By Andrew Ayala
Blink-182 make its way back into the music scene with the release of its eighth official (ninth according to singer/bassist Mark Hoppus) album titled “Nine.”
Blink-182 has gone through a few line up changes and breaks throughout the years, but this album includes Mark Hoppus on Bass, Travis Barker on drums and the newest addition to the trio, Matt Skiba on guitar.
Skiba replaced former guitarist Tom DeLonge in 2015 but still manages to get the job done throughout the album with high-pitched vocals and catchy choruses.
Skiba succeeds in evolving and growing with the band by matching their energy and style throughout the album.
“Nine” gives off the sound and quality of a properly matured rock band opposed to a band that comes together only to perform past albums or material for monetary gain.
This album was created when all band members still have love for the art that is music. Fans of their old albums can hear their maturity through lyrics that deal with heart-break, heart-ache, depression and love opposed to “All the Small Things” or “The Girl at the Rock Show,” which are lyrics from earlier releases.
Although, the songs aren’t of the same classic pop-punkesque that listeners are used to, it is still an album that can be played all the way through without skipping a track.
The music is still pop-punk, but with a distinct hip-hop influence in some songs which comes in the form of drum beats or Skiba and Hoppus rapping over a Barker drum beat.
Many of the songs are focused around Barker’s drum beats opposed to the guitar melodies.
The shortest songs on the album are arguably the best. “Generational Divide” hits listeners right away with intense guitar and drum sounds that resemble their old punk style. Skiba singing with what sounds like his lips pressed to the mic match the drums and guitar with raw-sounding vocals.
“Ransom” is a track that starts off with a slow and smooth beat with Hoppus’s angelic vocals and Barkers insane drum skills.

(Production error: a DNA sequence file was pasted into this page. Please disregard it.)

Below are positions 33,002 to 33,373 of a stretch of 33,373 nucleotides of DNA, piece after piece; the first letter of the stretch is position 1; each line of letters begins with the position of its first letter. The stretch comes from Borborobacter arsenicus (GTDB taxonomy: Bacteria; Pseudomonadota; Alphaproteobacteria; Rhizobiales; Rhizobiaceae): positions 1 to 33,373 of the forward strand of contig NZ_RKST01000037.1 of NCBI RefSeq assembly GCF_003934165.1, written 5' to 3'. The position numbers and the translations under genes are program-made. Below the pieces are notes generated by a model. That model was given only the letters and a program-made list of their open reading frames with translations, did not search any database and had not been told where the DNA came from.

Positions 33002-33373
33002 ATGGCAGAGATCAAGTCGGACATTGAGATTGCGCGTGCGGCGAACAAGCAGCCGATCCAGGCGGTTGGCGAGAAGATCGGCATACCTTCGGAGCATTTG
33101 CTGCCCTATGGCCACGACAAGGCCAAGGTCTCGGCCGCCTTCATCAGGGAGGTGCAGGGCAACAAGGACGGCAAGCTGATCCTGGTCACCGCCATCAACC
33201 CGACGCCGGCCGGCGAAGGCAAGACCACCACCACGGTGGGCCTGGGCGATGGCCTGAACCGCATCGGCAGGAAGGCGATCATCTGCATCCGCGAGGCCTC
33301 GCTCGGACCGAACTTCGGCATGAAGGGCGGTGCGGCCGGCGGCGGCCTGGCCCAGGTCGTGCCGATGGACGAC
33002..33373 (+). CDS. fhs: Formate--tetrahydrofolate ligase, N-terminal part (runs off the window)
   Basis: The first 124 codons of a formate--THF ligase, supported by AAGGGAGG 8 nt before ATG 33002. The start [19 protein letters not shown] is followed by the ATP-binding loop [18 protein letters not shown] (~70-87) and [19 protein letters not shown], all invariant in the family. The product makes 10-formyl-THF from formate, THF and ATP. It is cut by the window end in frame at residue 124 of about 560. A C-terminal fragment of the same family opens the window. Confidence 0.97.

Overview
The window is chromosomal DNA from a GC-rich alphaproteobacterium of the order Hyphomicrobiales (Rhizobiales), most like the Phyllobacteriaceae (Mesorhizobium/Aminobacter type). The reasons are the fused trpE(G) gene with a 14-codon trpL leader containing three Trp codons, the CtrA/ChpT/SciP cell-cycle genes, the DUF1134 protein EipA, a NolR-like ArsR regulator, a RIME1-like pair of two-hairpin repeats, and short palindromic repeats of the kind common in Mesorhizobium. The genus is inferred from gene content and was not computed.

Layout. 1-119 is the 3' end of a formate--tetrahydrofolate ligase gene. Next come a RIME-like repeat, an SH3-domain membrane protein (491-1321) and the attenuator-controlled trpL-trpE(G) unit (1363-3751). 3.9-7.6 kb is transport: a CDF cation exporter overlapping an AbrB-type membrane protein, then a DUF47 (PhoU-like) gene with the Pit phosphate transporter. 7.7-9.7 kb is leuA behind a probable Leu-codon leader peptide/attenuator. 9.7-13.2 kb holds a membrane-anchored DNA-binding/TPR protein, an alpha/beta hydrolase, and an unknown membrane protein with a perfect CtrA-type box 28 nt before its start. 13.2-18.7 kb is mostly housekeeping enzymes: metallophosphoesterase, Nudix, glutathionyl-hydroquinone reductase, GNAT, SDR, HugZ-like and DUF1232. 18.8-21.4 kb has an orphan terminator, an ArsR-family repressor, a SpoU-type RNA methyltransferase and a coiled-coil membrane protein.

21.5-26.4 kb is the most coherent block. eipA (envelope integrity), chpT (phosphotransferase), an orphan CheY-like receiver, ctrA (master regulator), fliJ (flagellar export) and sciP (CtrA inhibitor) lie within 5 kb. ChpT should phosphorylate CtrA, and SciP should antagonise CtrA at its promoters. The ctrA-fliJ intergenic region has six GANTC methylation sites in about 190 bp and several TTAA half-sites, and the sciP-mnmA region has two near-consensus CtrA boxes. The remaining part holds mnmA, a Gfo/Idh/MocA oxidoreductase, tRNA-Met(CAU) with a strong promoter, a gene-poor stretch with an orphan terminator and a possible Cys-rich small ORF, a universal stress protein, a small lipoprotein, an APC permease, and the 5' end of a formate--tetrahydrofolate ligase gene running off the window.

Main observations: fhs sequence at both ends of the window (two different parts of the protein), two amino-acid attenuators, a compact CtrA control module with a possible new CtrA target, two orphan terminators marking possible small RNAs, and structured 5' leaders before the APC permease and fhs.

When the chorus begins, listeners get a vibe similar to “Generational Divide,” which sounds like what a mosh-pit should feel like, intense jumping and non-stop headbanging.
Right off the bat listeners are hit with “The First Time” which is a decent paced song where we get a taste of what Skiba can do with his voice.
His high-pitch is always on point with the mashing sounds of drum and guitar. The fact that his voice is similar but not the same as Delonge’s makes it work.
The first half of the album sends messages of frustration, depression and other world events but still manages to throw in bits of advice and ways to cope with these issues.
Albums like this can be powerful because they express emotions and problems that people have in their everyday lives.
These songs give the ‘90s punk sounds that millenials may have loved and grew up with.
“Run Away” stands out because this is the most obvious hybrid of hip-hop and pop-punk in the album.
The song sounds like an ode to another band named Linkin Park except with the raps of Hoppus and Skiba as opposed to the sound of a well-established rap legend like Jay-Z.
The second half of the album has a lot of the heart-break and love songs. “Pin the Grenade” is a song where Hoppus and Skiba go back-and-forth explaining issues with a significant other and how they want out.
The catchy guitar strums and drum beats along with powerful lyrics make this one of the most memorable. “Hungover You” has a Maroon 5 sound influence but in proper punk Blink-182 style. “Remember To Forget Me” is a perfect way to end such an emotional album.
This is a song that shows the people who once sang ridiculous and raunchy lyrics have now decided to grow-up and show just how much they have perfected their craft while facing the obstacles of life.
“Nine” is a refreshing album that shows no matter the day and age, Blink-182 can make contemporary songs with a modern and classic influence.
Although the lyrics and sounds aren’t exactly the same, new listeners can get a taste of what Blink-182 is as a whole with this album. “Nine” was released on Friday and is available on all streaming platforms.